On April 30, 1926, Bessie Coleman took a test flight with a mechanic named William Wills. Wills was piloting the plane, as Coleman sat in the passenger seat. At about 3,000 feet in the air, a loose wrench got stuck in the engine of the aircraft. Wills was no longer able to control the steering wheel and the plane flipped over. Unfortunately, Coleman was not wearing a seatbelt. Airplanes at the time did not have a roof or any protection. Coleman immediately fell out of the open plane and died. Her death was heartbreaking for thousands of people. Famous activist Ida B. Wells-Barnett performed the funeral service to honor Coleman in Chicago. In 1931, the Challenger Pilots’ Association of Chicago started a tradition of flying over Coleman’s grave every year. By 1977, African American women pilots formed the Bessie Coleman Aviators Club.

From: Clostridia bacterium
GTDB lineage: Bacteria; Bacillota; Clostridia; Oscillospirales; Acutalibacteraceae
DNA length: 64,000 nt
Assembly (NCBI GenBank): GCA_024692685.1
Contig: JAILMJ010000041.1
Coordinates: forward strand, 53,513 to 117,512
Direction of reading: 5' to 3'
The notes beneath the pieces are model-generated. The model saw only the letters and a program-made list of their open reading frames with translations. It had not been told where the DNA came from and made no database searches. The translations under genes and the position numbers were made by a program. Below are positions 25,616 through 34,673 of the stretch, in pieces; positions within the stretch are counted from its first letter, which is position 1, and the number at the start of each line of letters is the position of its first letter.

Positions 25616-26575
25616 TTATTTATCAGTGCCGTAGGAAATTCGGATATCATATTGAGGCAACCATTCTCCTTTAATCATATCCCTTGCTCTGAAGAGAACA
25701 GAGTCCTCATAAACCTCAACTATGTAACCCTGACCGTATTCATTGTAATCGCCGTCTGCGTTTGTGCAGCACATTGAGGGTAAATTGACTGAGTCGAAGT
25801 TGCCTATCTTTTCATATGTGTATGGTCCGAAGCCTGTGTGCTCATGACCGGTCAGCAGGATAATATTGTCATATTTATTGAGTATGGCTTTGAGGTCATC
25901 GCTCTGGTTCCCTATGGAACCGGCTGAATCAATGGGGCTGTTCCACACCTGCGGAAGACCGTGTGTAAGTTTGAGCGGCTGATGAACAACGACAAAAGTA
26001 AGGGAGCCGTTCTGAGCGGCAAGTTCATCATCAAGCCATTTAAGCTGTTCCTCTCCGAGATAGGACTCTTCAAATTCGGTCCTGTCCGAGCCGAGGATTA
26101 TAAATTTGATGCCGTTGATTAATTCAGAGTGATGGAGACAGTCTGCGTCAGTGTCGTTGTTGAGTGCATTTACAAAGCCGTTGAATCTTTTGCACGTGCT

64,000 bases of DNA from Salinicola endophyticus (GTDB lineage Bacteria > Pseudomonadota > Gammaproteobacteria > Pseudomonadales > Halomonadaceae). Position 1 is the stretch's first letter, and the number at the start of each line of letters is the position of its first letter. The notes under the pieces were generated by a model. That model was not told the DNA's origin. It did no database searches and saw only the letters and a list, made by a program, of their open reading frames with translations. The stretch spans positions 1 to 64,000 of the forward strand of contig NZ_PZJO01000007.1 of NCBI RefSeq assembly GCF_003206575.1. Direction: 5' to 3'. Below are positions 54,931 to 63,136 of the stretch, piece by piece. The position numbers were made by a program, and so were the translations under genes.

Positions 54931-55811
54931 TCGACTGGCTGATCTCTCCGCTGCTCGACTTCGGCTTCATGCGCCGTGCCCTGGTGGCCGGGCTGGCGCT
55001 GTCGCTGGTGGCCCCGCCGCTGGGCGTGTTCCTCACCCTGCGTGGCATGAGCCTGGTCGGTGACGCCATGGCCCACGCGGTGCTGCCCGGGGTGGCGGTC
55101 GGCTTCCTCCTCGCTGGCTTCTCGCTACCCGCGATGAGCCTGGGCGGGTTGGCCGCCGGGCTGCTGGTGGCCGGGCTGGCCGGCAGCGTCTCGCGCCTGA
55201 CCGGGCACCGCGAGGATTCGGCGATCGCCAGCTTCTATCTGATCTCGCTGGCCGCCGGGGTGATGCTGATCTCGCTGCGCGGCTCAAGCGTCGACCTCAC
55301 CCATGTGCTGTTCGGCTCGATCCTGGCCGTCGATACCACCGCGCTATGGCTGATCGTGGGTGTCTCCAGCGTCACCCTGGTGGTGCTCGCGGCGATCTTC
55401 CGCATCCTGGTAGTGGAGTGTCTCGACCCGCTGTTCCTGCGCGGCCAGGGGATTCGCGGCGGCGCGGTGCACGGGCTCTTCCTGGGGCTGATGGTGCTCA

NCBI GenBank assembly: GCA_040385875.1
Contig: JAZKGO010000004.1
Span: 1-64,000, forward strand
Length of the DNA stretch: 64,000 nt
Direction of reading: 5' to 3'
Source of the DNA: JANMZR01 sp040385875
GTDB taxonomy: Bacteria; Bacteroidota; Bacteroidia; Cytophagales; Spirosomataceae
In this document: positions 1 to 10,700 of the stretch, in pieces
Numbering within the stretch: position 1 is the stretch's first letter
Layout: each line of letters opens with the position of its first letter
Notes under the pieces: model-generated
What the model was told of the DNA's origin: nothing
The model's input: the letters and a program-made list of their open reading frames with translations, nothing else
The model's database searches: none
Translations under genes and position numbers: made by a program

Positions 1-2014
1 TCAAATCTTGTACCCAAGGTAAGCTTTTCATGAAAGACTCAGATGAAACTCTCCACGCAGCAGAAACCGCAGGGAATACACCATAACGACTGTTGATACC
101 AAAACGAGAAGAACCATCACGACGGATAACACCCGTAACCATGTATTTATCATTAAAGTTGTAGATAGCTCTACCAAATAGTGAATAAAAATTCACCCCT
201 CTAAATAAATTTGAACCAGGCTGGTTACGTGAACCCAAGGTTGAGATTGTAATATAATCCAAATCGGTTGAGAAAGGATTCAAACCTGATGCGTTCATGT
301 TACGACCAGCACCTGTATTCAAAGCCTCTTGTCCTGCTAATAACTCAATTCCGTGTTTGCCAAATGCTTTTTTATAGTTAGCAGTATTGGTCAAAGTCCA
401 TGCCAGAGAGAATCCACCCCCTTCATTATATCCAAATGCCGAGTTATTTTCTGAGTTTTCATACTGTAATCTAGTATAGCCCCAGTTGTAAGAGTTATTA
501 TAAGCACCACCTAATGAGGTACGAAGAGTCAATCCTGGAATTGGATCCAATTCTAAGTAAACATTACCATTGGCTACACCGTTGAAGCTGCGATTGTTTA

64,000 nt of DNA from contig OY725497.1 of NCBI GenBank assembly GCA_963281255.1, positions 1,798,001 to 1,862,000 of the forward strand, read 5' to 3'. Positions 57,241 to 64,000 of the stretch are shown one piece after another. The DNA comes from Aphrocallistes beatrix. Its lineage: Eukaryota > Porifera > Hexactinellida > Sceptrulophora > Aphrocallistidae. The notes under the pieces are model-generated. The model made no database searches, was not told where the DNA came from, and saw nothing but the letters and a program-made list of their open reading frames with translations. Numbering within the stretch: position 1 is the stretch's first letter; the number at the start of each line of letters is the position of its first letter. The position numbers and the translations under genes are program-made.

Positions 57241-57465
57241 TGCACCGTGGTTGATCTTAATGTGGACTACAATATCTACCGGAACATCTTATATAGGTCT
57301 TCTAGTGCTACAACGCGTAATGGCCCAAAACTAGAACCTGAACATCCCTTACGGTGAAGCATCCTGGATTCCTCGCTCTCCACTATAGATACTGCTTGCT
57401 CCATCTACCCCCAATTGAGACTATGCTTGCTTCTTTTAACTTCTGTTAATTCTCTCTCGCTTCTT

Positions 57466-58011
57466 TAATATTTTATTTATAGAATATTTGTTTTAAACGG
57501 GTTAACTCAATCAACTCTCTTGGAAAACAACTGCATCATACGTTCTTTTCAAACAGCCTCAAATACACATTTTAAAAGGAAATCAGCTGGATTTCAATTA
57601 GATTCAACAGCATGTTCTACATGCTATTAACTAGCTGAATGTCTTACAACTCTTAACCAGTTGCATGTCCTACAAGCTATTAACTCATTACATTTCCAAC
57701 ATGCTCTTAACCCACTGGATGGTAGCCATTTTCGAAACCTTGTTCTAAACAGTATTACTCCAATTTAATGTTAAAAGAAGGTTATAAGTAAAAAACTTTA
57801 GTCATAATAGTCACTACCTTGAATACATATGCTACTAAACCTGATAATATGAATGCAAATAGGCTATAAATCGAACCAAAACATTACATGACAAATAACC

Snow! Eventually 17 inches of it. NREL closed, so James worked from home.
When the snow stopped James and I went on a very short Harriet hike, around the block, a lot of people hadn’t shoveled their sidewalks so we walked in the street.
Lola Baldwin 1860-1957
In 1908, Lola Baldwin became one of the first* sworn female full-time police officers in the United States. She dedicated her life to assisting troubled young women—spending years essentially as an unpaid social worker prior to her official police duties. Baldwin was required to pass the civil service exam after securing funding from the Portland mayor for a program to assist the city’s “straying daughters.” From 1908-1922, she supervised the Portland Police Department Women’s Protective Division and spent her remaining years as a strong advocate for female police officers.